Senators introduce legislation that would direct the Congressional Budget Office to more accurately reflect the cost-savings of preventive health care
Washington, D.C.--U.S. Senators Mike Crapo (R-Idaho), Ben Cardin (D-Maryland.), Angus King (I-Maine) and Kevin Cramer (R-North Dakota) have reintroduced S. 1685, the Preventive Health Savings Act, which would direct the Congressional Budget Office (CBO) to more accurately reflect the cost-savings of preventive health care. The bipartisan legislation also would allow congressional leaders of relevant committees to request an analysis of preventive measures extending beyond the existing 10-year window for two additional 10-year periods. Such requests could come from the Chair or Ranking Member of the House or Senate Budget committees, or the health committees--Health, Education, Labor and Pensions; Finance; Ways and Means; or Energy and Commerce. Senator Crapo is Ranking Member of the Senate Finance Committee and a member of the Senate Budget Committee.
“Congress can address our debt crisis by enacting substantial reforms to entitlement programs currently running on autopilot,” Crapo said. “This bipartisan legislation is a simple fix that will allow the Congressional Budget Office to capture long-term savings achievable through preventive health care, and equip lawmakers with more accurate information when considering legislation to improve our nation’s health care system.”
“Our budget rules need to stay aligned with health policy,” Cardin said. “Prevention – early detection through screenings like mammograms, and changes in behavior to reduce risks like quitting smoking – all lower health care costs by reducing the expense and severity of treatments. Continuing to shift towards more preventive health care saves lives and save costs, so our budgets and accounting methods should shift too.”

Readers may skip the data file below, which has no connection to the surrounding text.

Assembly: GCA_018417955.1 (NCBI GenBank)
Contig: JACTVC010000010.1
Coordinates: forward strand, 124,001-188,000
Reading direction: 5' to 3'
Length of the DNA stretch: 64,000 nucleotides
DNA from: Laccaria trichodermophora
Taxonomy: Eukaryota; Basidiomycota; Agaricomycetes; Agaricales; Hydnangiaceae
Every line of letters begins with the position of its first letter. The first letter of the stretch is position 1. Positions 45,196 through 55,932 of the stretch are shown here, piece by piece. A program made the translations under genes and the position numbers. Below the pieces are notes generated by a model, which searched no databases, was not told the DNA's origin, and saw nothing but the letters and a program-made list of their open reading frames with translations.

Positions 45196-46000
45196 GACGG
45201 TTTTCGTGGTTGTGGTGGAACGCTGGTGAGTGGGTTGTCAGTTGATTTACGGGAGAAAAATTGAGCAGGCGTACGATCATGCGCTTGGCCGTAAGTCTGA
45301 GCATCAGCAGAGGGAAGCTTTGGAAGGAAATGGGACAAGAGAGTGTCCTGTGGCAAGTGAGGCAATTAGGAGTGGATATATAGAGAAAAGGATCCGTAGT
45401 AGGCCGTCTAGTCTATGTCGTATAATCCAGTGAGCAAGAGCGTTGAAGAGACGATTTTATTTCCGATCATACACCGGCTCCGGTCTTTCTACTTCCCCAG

“Catching and treating a disease early can avoid health problems getting worse, in addition to major expenses – but first, we have to change our mindset and embrace the long-term benefits of preventive care,” King said. “That shift should start in Congress. Currently, the Congressional Budget Office only measures the financial effects of preventive health programs in a narrow ten-year window; as a result, these estimates miss out on substantial savings that come twenty or thirty years down the road. If we really want to measure the financial and physical benefits of preventive care, it is vital that we start looking further ahead to find the legislation that will pave the way for long-term, cost-effective solutions rather than prioritizing short-term savings. This bipartisan legislation will encourage the preventive care that can help Americans across the country improve their health and avoid costly medical bills.”
“Preventive health care measures allow Americans to live longer, healthier lives while dramatically lowering the costs that ultimately get passed along to the consumer and the taxpayer,” Cramer said. “Our bill would help Congress better understand the impact of proposed investments in preventive care.”
The Preventive Health Savings Act would define preventive health as “an action designed to avoid future health care costs that is demonstrated by credible and publicly available epidemiological projection models, incorporating clinical trials or observational studies in humans, longitudinal studies, and meta-analysis.” This narrow and responsible approach encourages a sensible review of health policy that Congress believes will promote public health. It will make it easier to invest in proven methods of life-saving disease prevention, such as cancer screening, vaccination, and community intervention, which will reduce long-term medical costs through improved health outcomes.
A broad coalition of over 120 organizations support S. 1685, including Alzheimer’s Association, America’s Health Insurance Plans, American Diabetes Association, American Medical Association, American Pharmacists Association, National Restaurant Association, and the U.S. Chamber of Commerce.